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Tag Archives: Garry Marsh

I See a Dark Stranger (July 4, 1946)

Frank Launder’s I See a Dark Stranger, which premiered in the United Kingdom on July 4, 1946, is half a loaf of noir slathered with generous helpings of romance and comedy. It’s a very enjoyable picture that’s notable as a star vehicle for the lovely Deborah Kerr before she was well-known in Hollywood.

The opening of the film is pure noir. Shadows fall heavily on the quiet nighttime streets of a little town with signs all about in French. A panicked man rushes through the town, searching for something. Suddenly there’s a shot of something that doesn’t quite fit, and the narrator’s voice appears on the soundtrack. “An Isle of Man signpost outside a French town,” he says. “That’s odd. But we’ve started this tale at the wrong moment.”

He goes on to tell us that this is really the story of Bridie Quilty (Kerr), and we see the young woman in the pub where she works as she eavesdrops on her father’s boozy tales of the Irish Revolution, rapt, even mouthing the words of his story at one point. Bridie hates the English and the memory of Oliver Cromwell as much as the most hardened member of the I.R.A. does, and wants nothing more than to join the group when she reaches the age of majority, just like her father did. The film treats her fervor lightly, however, and right off the bat the viewer knows that this coming-of-age story will contain a fair measure of disillusionment for its protagonist. But not, of course, before she gets in over her head.

As soon as Bridie turns 21, she heads for Dublin to make contact with a former compatriot of her father, a man named Michael O’Callaghan (Brefni O’Rorke). Far from the fearsome soldier she expected, O’Callaghan is a mild-mannered curator of a museum who doesn’t seem to mind seeing a large painting of Cromwell every day and feels that the terms of the Government of Ireland Act 1920 that partitioned the country were fair enough, which boggles Bridie’s mind. More significantly, he seems to have never heard of her father, which should raise a red flag, but doesn’t, since Bridie is as bull-headed as she is patriotic.

Undeterred by her experience in the museum, Bridie looks for resistance where she can find it, and falls in with a man named Miller (Raymond Huntley). He appears at first glance to be a rumpled Englishman, but Bridie learns that he’s a spy working against the English, so she goes to work for him without a second thought.

Bridie is blithely unaware of politics outside of Ireland and the U.K., and the film is clever enough to share her point of view for some time. Astute viewers, of course, will immediately be able to suss out exactly which nation Miller is spying for, but it’s not directly stated for awhile. As far as Bridie’s concerned, the enemy of her enemy is her friend. After hearing how much Bridie hates every last Englishman, Miller says to her, “For a subject of a neutral country, aren’t you being a little belligerent?” Bridie responds, “There’s nothing belligerent about it. It’s entirely a question of which side I’m neutral on.”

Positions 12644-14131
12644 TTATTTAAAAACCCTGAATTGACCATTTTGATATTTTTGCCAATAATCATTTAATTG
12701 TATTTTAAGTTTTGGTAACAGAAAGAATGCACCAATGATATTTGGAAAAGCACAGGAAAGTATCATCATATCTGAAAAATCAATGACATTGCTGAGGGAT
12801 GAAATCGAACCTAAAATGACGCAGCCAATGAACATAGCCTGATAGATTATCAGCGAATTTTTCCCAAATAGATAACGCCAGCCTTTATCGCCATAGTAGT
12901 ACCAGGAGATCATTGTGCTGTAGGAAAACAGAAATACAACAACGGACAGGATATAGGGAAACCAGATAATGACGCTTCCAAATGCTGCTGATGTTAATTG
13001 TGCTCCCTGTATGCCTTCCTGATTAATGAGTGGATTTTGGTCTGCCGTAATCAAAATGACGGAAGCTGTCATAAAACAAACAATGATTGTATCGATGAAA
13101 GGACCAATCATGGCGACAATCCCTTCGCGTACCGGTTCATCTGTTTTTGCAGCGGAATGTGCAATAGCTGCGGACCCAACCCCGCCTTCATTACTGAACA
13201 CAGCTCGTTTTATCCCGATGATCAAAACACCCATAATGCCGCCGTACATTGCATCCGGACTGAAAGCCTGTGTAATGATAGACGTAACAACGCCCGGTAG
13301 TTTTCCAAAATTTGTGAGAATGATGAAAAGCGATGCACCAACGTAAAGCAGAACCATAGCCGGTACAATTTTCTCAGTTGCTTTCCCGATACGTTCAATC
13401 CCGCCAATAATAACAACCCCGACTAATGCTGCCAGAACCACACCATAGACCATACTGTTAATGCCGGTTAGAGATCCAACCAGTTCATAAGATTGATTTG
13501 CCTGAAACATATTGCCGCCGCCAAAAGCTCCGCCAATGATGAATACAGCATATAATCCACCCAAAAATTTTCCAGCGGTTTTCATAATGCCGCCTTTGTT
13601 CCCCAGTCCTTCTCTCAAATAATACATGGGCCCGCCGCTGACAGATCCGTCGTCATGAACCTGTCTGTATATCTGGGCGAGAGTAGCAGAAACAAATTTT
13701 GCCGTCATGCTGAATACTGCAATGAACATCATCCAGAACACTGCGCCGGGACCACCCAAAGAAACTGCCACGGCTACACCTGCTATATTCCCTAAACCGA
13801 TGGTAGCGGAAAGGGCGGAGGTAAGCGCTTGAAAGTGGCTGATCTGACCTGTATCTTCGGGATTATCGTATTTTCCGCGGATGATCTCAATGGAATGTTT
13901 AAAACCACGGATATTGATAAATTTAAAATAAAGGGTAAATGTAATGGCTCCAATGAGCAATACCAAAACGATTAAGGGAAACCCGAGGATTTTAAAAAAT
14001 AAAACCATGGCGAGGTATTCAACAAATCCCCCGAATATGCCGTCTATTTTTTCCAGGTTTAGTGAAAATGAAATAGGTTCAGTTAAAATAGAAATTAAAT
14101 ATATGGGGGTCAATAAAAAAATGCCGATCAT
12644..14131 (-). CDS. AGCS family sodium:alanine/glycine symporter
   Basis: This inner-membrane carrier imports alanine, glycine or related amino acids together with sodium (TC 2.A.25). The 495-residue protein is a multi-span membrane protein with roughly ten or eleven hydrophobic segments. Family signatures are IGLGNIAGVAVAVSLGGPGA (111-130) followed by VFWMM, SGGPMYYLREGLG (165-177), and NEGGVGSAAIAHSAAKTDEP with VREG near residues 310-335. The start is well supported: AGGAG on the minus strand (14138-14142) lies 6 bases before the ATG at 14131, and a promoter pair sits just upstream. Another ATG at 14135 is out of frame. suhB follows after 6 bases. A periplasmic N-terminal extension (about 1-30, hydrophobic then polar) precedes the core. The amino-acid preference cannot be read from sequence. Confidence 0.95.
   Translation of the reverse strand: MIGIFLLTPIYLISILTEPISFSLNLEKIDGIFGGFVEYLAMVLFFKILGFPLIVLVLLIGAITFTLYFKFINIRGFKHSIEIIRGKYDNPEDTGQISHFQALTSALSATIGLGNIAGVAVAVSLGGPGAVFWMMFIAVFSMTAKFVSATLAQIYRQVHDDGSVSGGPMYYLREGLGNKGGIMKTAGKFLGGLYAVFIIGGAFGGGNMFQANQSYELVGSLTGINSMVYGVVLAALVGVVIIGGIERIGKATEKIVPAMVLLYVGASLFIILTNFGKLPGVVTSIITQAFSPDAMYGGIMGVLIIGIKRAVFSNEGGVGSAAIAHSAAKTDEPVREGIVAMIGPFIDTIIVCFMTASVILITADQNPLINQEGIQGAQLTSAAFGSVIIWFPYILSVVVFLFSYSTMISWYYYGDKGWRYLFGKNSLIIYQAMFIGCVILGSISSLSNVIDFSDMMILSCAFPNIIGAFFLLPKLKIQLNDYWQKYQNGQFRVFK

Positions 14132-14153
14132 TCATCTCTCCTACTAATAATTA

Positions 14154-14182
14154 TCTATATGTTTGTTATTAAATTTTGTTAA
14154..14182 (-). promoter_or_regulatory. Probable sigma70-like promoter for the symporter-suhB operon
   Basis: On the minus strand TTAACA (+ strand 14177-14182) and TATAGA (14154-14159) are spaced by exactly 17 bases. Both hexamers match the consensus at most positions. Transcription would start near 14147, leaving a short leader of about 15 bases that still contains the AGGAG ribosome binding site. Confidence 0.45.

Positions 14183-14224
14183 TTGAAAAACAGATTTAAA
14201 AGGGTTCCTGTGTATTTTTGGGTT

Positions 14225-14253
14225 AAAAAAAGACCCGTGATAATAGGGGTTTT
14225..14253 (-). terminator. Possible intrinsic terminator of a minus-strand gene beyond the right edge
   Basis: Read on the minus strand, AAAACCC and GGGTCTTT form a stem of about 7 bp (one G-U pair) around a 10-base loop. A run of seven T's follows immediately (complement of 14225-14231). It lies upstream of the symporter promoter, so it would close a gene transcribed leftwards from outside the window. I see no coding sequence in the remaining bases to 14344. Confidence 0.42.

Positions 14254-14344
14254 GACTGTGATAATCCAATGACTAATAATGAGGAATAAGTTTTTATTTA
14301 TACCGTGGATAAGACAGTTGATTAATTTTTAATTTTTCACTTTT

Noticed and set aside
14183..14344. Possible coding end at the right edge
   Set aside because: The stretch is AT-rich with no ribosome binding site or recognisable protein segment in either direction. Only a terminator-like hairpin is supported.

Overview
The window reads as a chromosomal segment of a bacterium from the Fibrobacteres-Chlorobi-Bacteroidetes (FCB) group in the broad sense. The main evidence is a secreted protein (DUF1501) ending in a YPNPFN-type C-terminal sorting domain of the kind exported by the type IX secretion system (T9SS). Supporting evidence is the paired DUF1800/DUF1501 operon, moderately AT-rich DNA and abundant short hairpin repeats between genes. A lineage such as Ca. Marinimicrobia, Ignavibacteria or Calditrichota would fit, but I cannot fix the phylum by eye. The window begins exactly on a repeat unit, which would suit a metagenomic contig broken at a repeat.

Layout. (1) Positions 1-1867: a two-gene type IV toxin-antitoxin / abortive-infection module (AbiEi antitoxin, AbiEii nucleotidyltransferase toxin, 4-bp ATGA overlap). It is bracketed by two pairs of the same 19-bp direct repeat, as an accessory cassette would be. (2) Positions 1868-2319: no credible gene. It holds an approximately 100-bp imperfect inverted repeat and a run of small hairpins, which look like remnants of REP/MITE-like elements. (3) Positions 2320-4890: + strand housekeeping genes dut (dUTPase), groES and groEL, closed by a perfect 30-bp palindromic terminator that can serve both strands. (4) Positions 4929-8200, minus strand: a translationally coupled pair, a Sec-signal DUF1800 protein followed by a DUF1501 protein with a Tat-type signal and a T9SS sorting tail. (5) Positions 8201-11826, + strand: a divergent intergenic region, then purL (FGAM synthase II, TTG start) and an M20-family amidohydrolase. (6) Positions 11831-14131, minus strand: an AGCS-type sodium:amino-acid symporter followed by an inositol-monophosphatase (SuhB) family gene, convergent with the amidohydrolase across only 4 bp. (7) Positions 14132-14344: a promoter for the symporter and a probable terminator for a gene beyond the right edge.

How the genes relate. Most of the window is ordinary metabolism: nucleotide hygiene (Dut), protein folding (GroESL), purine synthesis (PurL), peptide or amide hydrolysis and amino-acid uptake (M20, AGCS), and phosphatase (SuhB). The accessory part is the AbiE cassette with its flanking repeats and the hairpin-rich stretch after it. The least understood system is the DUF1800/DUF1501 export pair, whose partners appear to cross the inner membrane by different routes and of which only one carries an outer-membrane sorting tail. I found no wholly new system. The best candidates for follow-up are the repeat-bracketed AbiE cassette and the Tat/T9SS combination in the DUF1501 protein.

As I said, I See a Dark Stranger is a mixture of noir and comedy. It’s heavier on the comedy than it is on the thrills, especially toward the end, but for the first half, there are some sequences that wouldn’t be out of place in any other espionage potboiler, such as the scene in which Bridie has to dispose of a corpse, and comes up with the ingenious notion of putting the body in a wheelchair and pushing it through town as though she’s just taking an old man for a walk (she’s really heading for the cliffs overlooking the ocean). It’s never very serious, though, and the film is generally more interested in humorous situations and amusing characterizations than it is in plot points.

Kerr is fantastic, and carries the picture with ease. Trevor Howard is great, too. He plays Lt. David Baynes, a Brit who becomes infatuated with Bridie and realizes too late the amount of trouble she’s in. There are also two very funny caricatures of stiff upper-lipped British policemen, Capt. Goodhusband (Garry Marsh) and Lt. Spanswick (Tom Macaulay) who may very well have served as the inspiration for Hergé’s comic characters Dupont et Dupond (Thomson and Thompson in English translation), two detectives who are indistinguishable from each other. Spanswick and Goodhusband are both bald, have neat little black mustaches, and say things like “Cheerio, old boy.” By the end of the picture, however, they’re allowed to grow out of their stereotyped roles, are fairly easy to tell apart, and even get a few intentionally funny lines, such as when Spanswick says to a hotel manager who is afraid that German prisoners of war may have escaped from the nearby internment camp to hide out in her hotel, “If the food I’ve had here is anything to go by, they’re more likely to escape from the hotel and beat it for the internment camp.”